But sometimes in the dream – maybe every three or four nights? — she looked at the frog at that point, really looked at it, and she fell through and into the frog.

From her perch, cupped in Jeff’s hands inside the frog, she could see herself look in confusion at the bucket and then sit down. She got a real close-up of her crotch in her blue shorts as Jeff shoved the frog (and her hovering dreaming self) down between her own legs.

Then it was dark and scary. She slammed herself against a bucket wall. She didn’t want to be trapped. She flung herself in another direction, battering against the bucket’s fleshy lid. Slam. Slam. Slam. She lost all sense of up and down, right and left. Fear-impact-pain. Fear-impact-pain. Fear-impact-pain.

And then everything went black.


“On the days after the inside-the-frog version of the dream, I feel particularly strange and distant from myself, if that makes any sense. My heart slams against the bones of my chest like it’s trying to escape, frantic, like a bat in a shoebox.”

He listened to Rachel’s description of the second dream, and than asked for more information about the more common dream that more closely matched her original memory. He wasn’t taking notes. “Do you have any theories about why you have become fixated on this single peculiar memory?”

Rachel shook her head. “It was just a stupid, embarrassing thing. People suffer worse things all the time. I’ve no idea why I can’t get past it. Why it’s making me so tired, so confused, even when I’m awake.”

“It’s hard, isn’t it?”

“Why is this happening to me?” she asked. He had to know something. What was the point of dragging her here, even after she tried to run away, if there wasn’t some purpose? That was the Rudder House promise. Stuck in a rut-loop? Trade your rut for a rudder, and steer straight to the future you should have had all along. She could hear the catchy slogan from the infomercial that had hooked her into making the initial call.

“We don’t entirely understand why it happens, but we do have a mission here at Rudder House, why we exist, and that is to track down people like you, and get them unstuck.”

“People like me?”

“There is an effect, weak spots, doors between. Things leak through sometimes, and they burrow inside people, through windows of sharp feeling, animal-shaped. There was a particularly bad breach seventeen years ago that we’ve been trying to clean up. There were cases all over the state.”

Was this what it felt like to have a new dream? To be aware that you were dreaming when you were dreaming? This couldn’t be real. Nothing made sense. She blinked and expected to be back at the creek, or to wake up in her bed at home.

Nothing had changed. She was still in the hospital bed.

She tested his words in her mind.

Wasn’t this what she had quietly suspected, year after year, as she grew squat and round-bellied, thick-necked, round-faced, eyes bulbous and staring behind glasses, as she hunched near-sighted over a book, trapped in a body that no longer felt wholly hers?

“So, is there a cure?”


Dr. Andersen gave her a booklet of directions for how to induce lucid dreaming so she could take control and disrupt the cycle. They discharged her from the hospital to Rudder House. A week passed during which she tried several of the more appealing techniques, but without success. She set alarms at odd times to catch herself mid-dream. She napped during the day. She drew an “A” on her hand to remind her to check if she was awake or asleep every time she saw something that began with the letter A.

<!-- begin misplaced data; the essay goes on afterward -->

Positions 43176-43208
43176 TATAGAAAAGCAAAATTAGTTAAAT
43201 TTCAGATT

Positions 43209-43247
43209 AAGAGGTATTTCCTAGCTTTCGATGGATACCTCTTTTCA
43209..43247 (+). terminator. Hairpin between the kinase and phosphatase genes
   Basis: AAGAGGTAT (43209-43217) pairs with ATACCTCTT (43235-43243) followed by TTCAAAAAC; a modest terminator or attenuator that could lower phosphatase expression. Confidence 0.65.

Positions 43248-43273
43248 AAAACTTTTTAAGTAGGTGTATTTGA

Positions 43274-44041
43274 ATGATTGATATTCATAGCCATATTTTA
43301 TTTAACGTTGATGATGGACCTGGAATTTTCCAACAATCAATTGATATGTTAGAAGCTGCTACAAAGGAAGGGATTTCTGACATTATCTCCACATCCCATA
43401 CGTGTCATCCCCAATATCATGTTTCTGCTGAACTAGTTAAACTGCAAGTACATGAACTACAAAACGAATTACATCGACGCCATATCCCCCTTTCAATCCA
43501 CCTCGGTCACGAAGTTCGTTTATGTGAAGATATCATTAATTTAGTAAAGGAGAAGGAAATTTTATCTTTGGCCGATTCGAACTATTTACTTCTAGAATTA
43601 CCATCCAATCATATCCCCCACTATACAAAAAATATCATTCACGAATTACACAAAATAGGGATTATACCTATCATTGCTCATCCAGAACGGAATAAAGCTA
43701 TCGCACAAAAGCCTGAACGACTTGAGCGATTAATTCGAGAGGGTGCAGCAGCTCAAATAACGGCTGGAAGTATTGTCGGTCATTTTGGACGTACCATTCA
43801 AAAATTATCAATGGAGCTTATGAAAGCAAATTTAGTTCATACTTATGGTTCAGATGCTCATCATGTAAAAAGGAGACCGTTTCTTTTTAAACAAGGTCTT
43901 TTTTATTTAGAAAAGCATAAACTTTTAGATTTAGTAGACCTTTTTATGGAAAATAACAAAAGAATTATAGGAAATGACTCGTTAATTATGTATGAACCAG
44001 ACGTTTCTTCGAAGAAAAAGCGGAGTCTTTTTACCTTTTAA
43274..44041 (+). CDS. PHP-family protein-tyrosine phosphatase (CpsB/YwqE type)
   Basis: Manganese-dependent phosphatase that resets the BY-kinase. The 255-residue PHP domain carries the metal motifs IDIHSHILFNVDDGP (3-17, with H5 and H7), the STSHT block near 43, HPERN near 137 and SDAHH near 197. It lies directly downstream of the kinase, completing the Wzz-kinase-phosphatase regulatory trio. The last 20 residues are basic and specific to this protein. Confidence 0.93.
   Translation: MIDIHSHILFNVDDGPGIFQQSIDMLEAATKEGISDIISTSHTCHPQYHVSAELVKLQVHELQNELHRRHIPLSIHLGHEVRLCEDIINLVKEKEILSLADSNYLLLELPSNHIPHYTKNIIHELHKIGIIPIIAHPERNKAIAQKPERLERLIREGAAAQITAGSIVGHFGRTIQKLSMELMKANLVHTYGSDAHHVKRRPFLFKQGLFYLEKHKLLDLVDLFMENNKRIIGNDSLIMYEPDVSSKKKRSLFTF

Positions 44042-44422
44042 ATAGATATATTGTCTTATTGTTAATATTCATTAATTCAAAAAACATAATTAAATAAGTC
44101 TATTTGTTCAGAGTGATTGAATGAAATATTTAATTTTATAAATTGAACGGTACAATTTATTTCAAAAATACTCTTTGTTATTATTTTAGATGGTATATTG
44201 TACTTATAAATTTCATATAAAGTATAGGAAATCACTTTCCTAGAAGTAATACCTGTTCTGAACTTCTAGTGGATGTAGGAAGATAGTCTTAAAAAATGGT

By Friday, she’d started trying the less appealing techniques. Last night, she’d threatened to make herself lick a battery in the morning for a punishing shock if she failed to seize control of her dream. She failed. The battery gave her a little jolt, almost like static electricity.

Tonight, she was going to walk the pepper road.


Rachel diced the chili peppers, scraped the dicings off the cutting board into a bowl, and liberally sprinkled in salt. She hobbled from the common kitchen in Rudder House to her assigned room, juggling the bowl of peppers with one hand while operating a crutch with the other to keep the weight off her twisted left ankle.

Rachel settled into her bed. She picked up the bowl of chili peppers from the nightstand, but she hesitated. Then she caught sight of herself in the mirror which they had unhelpfully positioned across from the bed. She could see herself clearly. Rachel refused to turn out the light at night, which the doctor had admonished was part of “good sleep hygiene” and would help her fall asleep. It was too much like being in the bucket to be in the dark.

Rachel had long since removed the mirrors in her apartment at home, so she didn’t have to see her fat froggish face. A tear slid down her cheek. She blamed the pungent smell of the chili peppers.

She filled her mouth with the salted peppers and held them there, letting the pepper juice run down her throat. Her hands shook as she poured the water from the pitcher on the nightstand into the waiting glass. Do not drink, she reminded herself.

She held her tongue in her fingers a bit, hoping to absorb a bit of the sting, but then decided that was cheating.

She set the alarm for 5:00 am. The blankets seemed useless now that she was on fire from the hot peppers. It was weird trying to sleep with food in her mouth. Would she choke? Would she ever get to sleep? She twisted a bit and kicked most of the blankets off to one side. It seemed unlikely she would be able to sleep at all with her mouth full of peppers.

But she did.


“Get the bucket.”

“It’s by the tree. It’s always by the tree. You could be the one to fetch it,” her dreaming self urged to her younger self who stood dumb and still as a rock.